[Rosemary] "Which rules are we playing?" It's such a simple scene--a husband and wife playing a game after dinner, teasing each other, laughing. For Rosemary and Hugh Rawlins such an evening was a long time coming. The ability to interact like this was destroyed in Hugh 10 years ago when a car crashed into his bicycle at 50 mph. [Hugh] It was very severe. The people in the EMS said that I had a 1% chance of making it back. The doctors at MCV Hospital in Richmond, Virginia, did everything they could to save Hugh including removing part of his skull to make room for the brain to swell. And then he wakes up from the coma, and he looks so different--not at all like himself. He can't really speak. It's just frightening. Rosemary and Hugh faced months of physical therapy and occupational therapy for Hugh's traumatic brain injury, or TBI. It was a long, hard slog, but it was really only half the battle. One of the things that's happened over the last 10 years is that the survival rate and ability to care medically for patient's with brain injury has improved very significantly. Dr. Jeffrey Kreutzer is a neuropsychologist and family therapist at Virginia Commonwealth University. He's been studying the impact of TBI on relationships for over 25 years. Where we haven't come a long way, and where we're focusing now is on this emotional and psychological recovery. Working and maintaining quality marital relationships. Hugh had gone from being Rosemary's best friend and partner to practically a stranger, and it was devastating. People would say, "It's such a miracle that Hugh survived the accident." And I would think to myself, "I don't know if he did." He couldn't connect with me emotionally at all. His eyes were very vacant, very blank. He didn't speak at all like himself; sort of very slow, staggered, kind of speech. It was pretty terrifying. This was the period of time--it was over a period of months-- that I felt like I had truly lost him. Hugh's memories of that time reflect that emotional disconnect. I really didn't feel much when I first got home. I didn't feel like it was a home with the comfort feeling. Dr. Kreutzer's colleague, Dr. Emille Godwin, explains the tumultuous affect TBI can have on relationships. Many survivors talk about being a different person before and after the injury, and many caregivers feel that way too. They're taking on new roles, new responsibilities. And so the two people that are in the relationship after brain injury are not really the same two people that were in the relationship before brain injury. The brain injury turned Rosemary into a single parent of their 14-year-old twin daughters, and Hugh needed his own kind of care. I was very much the maternal, nurturing mother, but I had to be tough, and I had to be more like him, not like me. So the first time I screamed and yelled at him-- I just lost it when he wouldn't get up for rehab. He was exhausted. He wouldn't get up. And my husband has once told me that--he said, "It was kind of like you had 3 kids. Like I was the rebellious teenager who wouldn't do anything you said." And he's right. To be taken care of is the most difficult thing. Not being able to do things like get in the car and go down and buy a bottle of Coke. I couldn't drive. And it was--not necessarily demeaning, but no sense of independence at all. And for me it was very difficult. Sometimes relationships fall apart after a brain injury. But about 9 months after the crash, Rosemary and Hugh got help from Dr. Kreutzer. He and Dr. Godwin are 2 of the few researchers in the country focused on helping couples sort through such challenges and build a thriving marriage after TBI. "Hi, I'm Dr. Kreutzer." With funding from the National Institute on Disability and Rehabilitation Research through a program called The TBI Model Systems, they launched the evidence-based Brain Injury Family Intervention. The program is essentially marriage counseling combined with education about the impact of brain injury. Seeing Dr. Kreutzer about our relationship challenges was a little bit unsettling at first. Because I think we were both careful of each other's feelings. When you go into a counseling session you're like, "Well I can't say that in front of him." And he's like, "I don't want to tell her how I feel." That sort of--it's just a little bit uncomfortable. But Dr. Kreutzer is pretty good at asking questions, and we started to open up and really talk more honestly. Understanding the new normal after TBI is one of the most important steps. Dr. Godwin starts by talking people through a list of common results of brain injury that they might not be aware of like communication challenges and social challenges. They say things like, "Did you come into my house? How did you know exactly what our life is like.?" And to have the experience of knowing that while the changes they are going through are very difficult, they are not unusual or unexpected can be very, very comforting for people. [Rosemary] I think I might pull this stuff out. [Hugh] What is it? Just like in regular marriage counseling couples work to communicate more effectively. I said, "He just doesn't like doing this stuff, and he doesn't do what I ask him to do." And Dr. Kreutzer said, "Well--" And Hugh says, "Yes I do! I always do what you want me to do." And I said, "You don't." And we we have this--we're starting-- and Dr. Kreutzer says, "Well Rosemary--all right--stop guys. How do you ask him?" And I said well I'll say, "The garbage is overflowing." And he says, "But did you tell him to take it out?" And I'm like, "Well I don't give orders. That's not my way." And so he says, "Hugh, how did your mother used to ask you to take the garbage out?" And he said, "Well she would say, 'Hugh, take the garbage out.'" So I said, "So that's all? That's what I have to do?" And so we went home and during the week I said, "Hugh, do the dishes." And he did, and I was stunned. So it was simple communication tools. To be successful counseling couples dealing with TBI therapists need to have a knowledge of TBI that informs their treatment. For example, rather than helping couples recall happier times, a traditional marriage therapy technique, therapists working with families dealing with TBI need to help them accept their new life. The exact words that Dr. Kreutzer said to us were, "Take some time to grieve for your old life and build a new one." And so he gave us that definitive ending that we would not allow to happen. We were stuck in our dream of going back to our life, and he gave us that beginning, grieve for your old life but start a new one. And after we really felt miserable about grieving for our old life together, we went home, and we talked about it, and we cried about it. And after that we started talking in a whole new way about, well, what can we do? We've got this gift. You're back home. You're with us still. What can we do to work with that? He effectively was saying is what you had before is what you had before, but you have to really shape what you have now and moving forward. When I talk to my patients I say, "You will get there. You may not believe that you will get there right now, but just for the moment I would like you to trust me. We're going to find a way to help you find the positives in your life, the parts to feel more hopeful, and to feel optimistic. You will get there, and I promise you that you will feel that your life will feel a lot more like a life worth living in the future." Hugh and Rosemary have made a lot of progress. And Dr. Kreutzer is not surprised because they are like a lot of his successful couples. They are people who recognize, who openly recognize, what's happened to them. That their lives are different. They are people who recognize that success comes with patience and persistence. They are people who learn to trust others in their life, and that hopefully will include the doctors and therapists that they are working with. And the other thing that I would say is, if you're a loving, caring person-- a person who shows their care for other people-- things will turn out way better. As difficult as things got, Hugh and Rosemary were committed to behaving in a loving, positive way towards each other. There were times when, for example, it was cold to put on shampoo. So I asked her to microwave it for me--for it to warm up. But she didn't call me an idiot and all this other stuff. She took it into consideration, and she made sure that the water in the shower was warm. Hugh called me on the telephone while we were in the same room. He did some quirky things like that, but it was kind of romantic. So if I didn't freak out about it like, "Why are you calling me? I'm in the same room," and instead walk into another room with my telephone and actually have this loving conversation with him-- it was very binding and it helped us rebuild a relationship. In some ways the Rawlinses make it look easy. Two years after the crash Hugh was back surfing and biking and working full-time as a CFO. Rosemary's written a book, but it's been a long road. TBI is like this waterfall gushing on your head. You're slipping and sliding and trying to get out from under it. You can't find your balance at all, but then eventually you do. When something this devastating happens to the person you love I think it's a moment of truth in your relationship. And for me, I absolutely couldn't imagine losing him. From that moment on I think we both fought very hard to get him back, back to himself, back in the family, back in the community. And when we succeeded to the point where we--we are so grateful. I can't even tell you how grateful we are. It's just amazing. This video is a product of the Model Systems Knowledge Translation Center and if funded by the National Institute on Disability and Rehabilitation Research.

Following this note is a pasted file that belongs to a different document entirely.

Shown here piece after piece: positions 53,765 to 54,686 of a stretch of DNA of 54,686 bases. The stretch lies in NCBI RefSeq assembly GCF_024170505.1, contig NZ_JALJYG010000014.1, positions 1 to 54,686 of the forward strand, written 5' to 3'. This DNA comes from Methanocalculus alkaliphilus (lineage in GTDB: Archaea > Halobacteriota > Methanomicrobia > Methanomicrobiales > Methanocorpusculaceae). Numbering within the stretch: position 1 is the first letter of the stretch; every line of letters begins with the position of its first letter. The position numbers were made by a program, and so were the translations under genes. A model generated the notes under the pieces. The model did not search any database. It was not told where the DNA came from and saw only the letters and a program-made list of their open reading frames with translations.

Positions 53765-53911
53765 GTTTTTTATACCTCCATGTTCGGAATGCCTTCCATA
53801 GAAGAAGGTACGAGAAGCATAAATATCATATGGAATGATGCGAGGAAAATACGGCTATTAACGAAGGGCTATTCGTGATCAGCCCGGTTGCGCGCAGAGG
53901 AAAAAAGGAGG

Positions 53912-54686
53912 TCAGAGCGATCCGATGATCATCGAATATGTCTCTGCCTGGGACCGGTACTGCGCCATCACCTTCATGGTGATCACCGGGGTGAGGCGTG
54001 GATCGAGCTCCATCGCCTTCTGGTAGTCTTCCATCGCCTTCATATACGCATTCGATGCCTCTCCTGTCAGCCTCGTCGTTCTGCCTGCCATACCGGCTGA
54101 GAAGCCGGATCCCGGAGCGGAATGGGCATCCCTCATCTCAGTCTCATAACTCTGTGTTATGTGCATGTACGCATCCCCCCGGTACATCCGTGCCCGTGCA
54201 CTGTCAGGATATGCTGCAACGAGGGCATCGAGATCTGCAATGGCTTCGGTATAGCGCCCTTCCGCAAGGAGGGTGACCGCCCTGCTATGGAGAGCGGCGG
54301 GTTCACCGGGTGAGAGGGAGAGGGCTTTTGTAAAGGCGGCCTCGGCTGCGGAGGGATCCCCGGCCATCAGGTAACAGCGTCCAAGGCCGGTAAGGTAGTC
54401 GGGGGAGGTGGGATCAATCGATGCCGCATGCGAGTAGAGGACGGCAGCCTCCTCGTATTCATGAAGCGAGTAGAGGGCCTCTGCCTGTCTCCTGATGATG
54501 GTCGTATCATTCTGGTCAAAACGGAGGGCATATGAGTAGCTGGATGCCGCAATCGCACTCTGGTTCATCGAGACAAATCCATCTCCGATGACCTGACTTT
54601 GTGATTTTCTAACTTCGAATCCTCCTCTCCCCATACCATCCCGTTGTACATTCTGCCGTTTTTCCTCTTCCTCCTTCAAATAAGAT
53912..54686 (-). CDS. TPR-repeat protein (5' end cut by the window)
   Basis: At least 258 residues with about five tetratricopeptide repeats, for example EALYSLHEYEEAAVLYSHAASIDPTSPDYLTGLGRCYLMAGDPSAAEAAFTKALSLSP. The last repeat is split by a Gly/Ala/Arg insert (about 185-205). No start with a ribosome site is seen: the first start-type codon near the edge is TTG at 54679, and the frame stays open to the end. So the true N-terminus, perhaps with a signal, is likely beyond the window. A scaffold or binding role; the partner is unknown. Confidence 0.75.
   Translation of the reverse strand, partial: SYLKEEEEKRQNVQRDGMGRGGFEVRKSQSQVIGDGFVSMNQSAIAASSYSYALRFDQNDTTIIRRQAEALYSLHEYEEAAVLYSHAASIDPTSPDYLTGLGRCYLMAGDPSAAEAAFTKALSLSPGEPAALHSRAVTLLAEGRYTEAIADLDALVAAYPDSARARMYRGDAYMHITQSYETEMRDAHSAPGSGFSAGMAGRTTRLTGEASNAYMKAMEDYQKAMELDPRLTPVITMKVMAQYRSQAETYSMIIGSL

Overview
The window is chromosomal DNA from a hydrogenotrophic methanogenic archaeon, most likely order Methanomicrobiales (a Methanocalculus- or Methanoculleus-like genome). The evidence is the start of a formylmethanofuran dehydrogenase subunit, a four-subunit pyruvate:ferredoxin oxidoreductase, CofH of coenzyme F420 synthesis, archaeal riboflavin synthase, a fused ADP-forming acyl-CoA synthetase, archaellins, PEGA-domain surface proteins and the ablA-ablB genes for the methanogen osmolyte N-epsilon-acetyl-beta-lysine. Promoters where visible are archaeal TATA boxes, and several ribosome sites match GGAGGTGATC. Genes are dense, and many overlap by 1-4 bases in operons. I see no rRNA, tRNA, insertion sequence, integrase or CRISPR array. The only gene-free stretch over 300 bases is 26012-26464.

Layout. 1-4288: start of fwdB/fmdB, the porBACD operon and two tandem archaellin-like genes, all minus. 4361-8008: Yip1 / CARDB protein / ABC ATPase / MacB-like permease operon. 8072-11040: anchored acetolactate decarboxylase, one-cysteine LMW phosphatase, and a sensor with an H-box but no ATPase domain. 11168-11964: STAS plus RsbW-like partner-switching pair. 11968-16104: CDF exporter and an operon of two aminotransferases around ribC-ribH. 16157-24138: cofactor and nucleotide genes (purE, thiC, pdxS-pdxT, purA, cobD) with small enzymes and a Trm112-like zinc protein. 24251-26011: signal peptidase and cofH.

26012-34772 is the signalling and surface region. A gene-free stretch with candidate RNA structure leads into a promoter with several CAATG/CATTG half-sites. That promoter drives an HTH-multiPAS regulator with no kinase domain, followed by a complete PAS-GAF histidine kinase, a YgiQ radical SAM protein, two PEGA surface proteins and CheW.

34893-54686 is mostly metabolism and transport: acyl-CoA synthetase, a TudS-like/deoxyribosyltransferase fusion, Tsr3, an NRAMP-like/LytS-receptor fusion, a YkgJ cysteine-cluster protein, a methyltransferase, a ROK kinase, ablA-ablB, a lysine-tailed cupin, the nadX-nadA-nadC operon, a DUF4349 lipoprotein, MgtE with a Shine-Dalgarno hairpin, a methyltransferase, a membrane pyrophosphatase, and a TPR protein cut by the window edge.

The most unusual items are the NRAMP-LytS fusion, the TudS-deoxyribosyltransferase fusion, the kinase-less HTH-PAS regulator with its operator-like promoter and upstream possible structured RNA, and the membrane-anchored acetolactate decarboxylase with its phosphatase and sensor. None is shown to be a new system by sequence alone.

Changes in Family Roles After Traumatic Brain Injury